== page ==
From education to employment

We Must Tailor Adult Education Around Key Life Stages If We Are To Tackle Skills Gaps

With participation in adult education at a 20-year low and the UK economy and society facing many critical challenges, new research reveals that we must tailor provision around key life stages if we are to successfully address the challenges the country faces including; advances in technology, the changing nature of work and the need to reskill through extended working lives.

The WEA commissioned the Learning and Work Institute to undertake the research, which was funded and published by the Further Education Trust for Leadership.

The new “Learning at Life Transitions research report provides insights into what influences adults in their decision-making process, particularly during two key life transitions:

  1. Preparing for retirement, and
  2. Returning to work after caring responsibilities.

For returners, the most significant challenge often relates to work and time pressures, primarily associated with childcare arrangements.

For those who have spent a long time out of education, a lack of confidence in being able to learn successfully is also an issue; for some, the thought of returning to learning is ‘overwhelming’.

Attitudinal barriers, such as feeling too old, not wanting to learn, or the perception that their skills and capabilities may have deteriorated can become more prevalent for adults moving into retirement.

Recommendations for practice include:

  • Provide opportunities for adults at key life transitions to take a first step into learning and build confidence
  • Provide a curriculum that aligns with the goals, aspirations and interests of adults across a range of life stages and transitions.
  • Offer flexible provision that can fit alongside learners’ competing priorities
  • Provide quality, affordable childcare provision
  • Regularly review your provision and learner profile to better understand the extent to which you are attracting and meeting the needs of adults at key life stages

Recommendations for policy include:

  • Increase investment in lifelong learning
  • An entitlement to lifelong learning
  • Personal learning accounts
  • An entitlement to career reviews as part of age and life stage appropriate information, advice and guidance
  • Consideration should also be given to how the National Retraining Scheme will support older adults
  • Flexible timetabling and blended learning options to facilitate part-time and flexible apprenticeship models should be developed

Dr Fiona Aldridge, director for policy and research at Learning Work Institute said:

“We all know that as our circumstances change, so do our ambitions and priorities. This is particularly true for those returning to work after caring for children or facing retirement.

“Learning has an important role to play in helping all adults achieve their ambitions, with key life transitions prompting many to think afresh about opportunities to learn and train.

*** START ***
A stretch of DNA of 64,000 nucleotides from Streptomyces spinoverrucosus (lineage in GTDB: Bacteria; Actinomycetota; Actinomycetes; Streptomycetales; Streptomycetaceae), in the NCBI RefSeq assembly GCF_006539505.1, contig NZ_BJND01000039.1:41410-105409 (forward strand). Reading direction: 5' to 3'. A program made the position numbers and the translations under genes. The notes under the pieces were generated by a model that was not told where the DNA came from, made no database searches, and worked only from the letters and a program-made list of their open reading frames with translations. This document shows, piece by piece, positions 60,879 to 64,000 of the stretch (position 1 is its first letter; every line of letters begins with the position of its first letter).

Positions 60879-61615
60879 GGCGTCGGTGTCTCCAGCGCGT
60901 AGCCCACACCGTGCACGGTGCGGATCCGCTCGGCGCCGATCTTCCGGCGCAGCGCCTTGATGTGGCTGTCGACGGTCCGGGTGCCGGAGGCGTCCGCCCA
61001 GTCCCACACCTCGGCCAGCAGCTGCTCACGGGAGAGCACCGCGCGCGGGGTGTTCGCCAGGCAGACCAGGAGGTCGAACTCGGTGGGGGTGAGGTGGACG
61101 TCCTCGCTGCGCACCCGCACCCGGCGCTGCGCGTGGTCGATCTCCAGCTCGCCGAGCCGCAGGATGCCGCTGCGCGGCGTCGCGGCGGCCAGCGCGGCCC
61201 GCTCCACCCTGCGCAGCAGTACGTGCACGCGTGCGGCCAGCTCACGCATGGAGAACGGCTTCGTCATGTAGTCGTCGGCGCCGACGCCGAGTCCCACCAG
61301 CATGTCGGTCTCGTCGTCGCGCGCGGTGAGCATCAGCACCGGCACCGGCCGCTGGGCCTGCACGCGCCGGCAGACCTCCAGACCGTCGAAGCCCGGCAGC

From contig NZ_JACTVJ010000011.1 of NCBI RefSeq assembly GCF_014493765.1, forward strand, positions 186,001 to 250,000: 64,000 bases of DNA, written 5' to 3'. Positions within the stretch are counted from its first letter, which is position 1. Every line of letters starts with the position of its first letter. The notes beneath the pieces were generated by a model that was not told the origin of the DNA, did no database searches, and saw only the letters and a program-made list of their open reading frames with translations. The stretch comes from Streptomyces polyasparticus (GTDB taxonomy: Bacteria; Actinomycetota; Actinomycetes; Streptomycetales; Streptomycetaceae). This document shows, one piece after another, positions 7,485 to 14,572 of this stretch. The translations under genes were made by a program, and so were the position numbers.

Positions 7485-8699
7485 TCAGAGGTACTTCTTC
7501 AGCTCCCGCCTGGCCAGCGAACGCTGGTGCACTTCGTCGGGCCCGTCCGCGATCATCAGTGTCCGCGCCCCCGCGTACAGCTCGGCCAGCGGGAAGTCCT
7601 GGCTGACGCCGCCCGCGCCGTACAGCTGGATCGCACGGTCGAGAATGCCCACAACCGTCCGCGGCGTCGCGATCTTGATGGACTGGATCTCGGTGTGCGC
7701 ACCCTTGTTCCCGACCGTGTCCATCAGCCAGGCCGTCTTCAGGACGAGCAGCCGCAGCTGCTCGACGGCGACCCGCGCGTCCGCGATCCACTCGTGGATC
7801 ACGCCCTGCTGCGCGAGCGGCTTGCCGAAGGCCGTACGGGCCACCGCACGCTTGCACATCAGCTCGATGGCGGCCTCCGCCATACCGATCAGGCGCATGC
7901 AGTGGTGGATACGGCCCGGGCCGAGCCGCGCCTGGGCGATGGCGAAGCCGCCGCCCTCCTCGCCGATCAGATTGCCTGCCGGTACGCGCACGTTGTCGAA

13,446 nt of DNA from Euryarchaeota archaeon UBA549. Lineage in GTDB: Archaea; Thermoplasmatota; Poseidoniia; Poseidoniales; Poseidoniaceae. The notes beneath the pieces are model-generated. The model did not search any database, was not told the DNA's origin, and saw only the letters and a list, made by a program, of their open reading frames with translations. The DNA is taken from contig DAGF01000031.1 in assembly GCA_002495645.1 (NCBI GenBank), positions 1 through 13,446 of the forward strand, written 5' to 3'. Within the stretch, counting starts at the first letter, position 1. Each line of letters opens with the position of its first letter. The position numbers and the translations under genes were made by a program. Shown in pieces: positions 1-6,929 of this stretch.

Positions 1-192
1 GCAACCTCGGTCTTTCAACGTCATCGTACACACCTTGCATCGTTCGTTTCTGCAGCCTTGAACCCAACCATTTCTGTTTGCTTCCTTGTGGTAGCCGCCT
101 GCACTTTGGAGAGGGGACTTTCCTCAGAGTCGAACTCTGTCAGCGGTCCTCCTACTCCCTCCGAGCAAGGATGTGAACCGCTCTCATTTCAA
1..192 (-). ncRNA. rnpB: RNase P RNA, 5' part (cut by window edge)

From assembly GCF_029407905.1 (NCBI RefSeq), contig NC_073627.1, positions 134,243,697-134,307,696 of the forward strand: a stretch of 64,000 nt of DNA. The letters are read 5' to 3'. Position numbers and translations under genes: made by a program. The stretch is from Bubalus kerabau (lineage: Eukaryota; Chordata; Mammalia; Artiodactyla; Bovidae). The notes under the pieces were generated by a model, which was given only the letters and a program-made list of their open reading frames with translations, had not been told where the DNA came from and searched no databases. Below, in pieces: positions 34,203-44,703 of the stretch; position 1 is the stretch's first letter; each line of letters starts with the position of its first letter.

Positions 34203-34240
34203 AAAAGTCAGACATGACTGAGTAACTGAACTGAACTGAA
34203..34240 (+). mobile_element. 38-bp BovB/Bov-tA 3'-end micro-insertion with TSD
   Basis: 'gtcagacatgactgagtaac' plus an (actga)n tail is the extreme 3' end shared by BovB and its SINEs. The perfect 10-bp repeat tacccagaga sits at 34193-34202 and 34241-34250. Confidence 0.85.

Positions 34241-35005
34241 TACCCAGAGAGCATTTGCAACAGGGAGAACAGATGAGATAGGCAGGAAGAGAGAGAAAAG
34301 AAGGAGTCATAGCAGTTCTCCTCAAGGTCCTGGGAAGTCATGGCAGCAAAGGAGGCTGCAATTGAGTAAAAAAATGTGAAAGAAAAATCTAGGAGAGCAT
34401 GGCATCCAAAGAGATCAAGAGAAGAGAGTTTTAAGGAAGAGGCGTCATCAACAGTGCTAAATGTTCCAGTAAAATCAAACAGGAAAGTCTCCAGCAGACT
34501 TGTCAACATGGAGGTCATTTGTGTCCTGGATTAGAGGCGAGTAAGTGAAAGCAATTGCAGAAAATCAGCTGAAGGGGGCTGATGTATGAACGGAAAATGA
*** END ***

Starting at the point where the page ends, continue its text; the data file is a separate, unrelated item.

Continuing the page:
“Our study has clear messages about how policy and practice can be developed to engage more returners and retirees in learning – helping to tackle both an overall decline and inequalities in adult learning participation. With strong evidence of the benefits of learning, including improved health, well-being and productivity, this must surely be a priority if we are to support more people to thrive and achieve their potential.”

Chief Executive of the WEA, Ruth Spellman said:

“We must understand motivations and priorities of adults at life transitions in order to tackle low levels of participation and it is vitally important to explore all ways in which a change in policy or practice might stem or reverse the trend.

“For those furthest away from the labour market, provision designed to build confidence is critical to both increasing and widening access to learning. For returners, flexible provision, such as blended learning that fits around other responsibilities is more of a priority; as is practical support such as suitable, quality and flexible childcare provision, financial support and support from employers.

“The idea of continuing learning throughout life has become fractured and disjointed and acting on these findings will be critical if we are to address the under-representation in learning faced by adults in these two key life transitions.”

Dame Ruth Silver, President of the Further Education Trust for Leadership said:

“The Further Education Trust for Leadership is pleased to have funded this WEA project, delivered by the Learning and Work Institute. It is important that we understand the role of education and learning in enabling adults to manage moments of transition and upheaval in their lives, and retirement and returning to work after caring for children remain two of the most fundamental life transitions we are likely to face.

“I very much hope the research will add to our understanding of the relationship between learning and transition, the opportunities that exist and the barriers people face in making the most of them. We can no longer afford to think of education as something that ends at 16, or 18, or 21. We need to invest in our people throughout their lives, ensuring that opportunities are available for adults to learn at every life stage, particularly for those who need it the most.”

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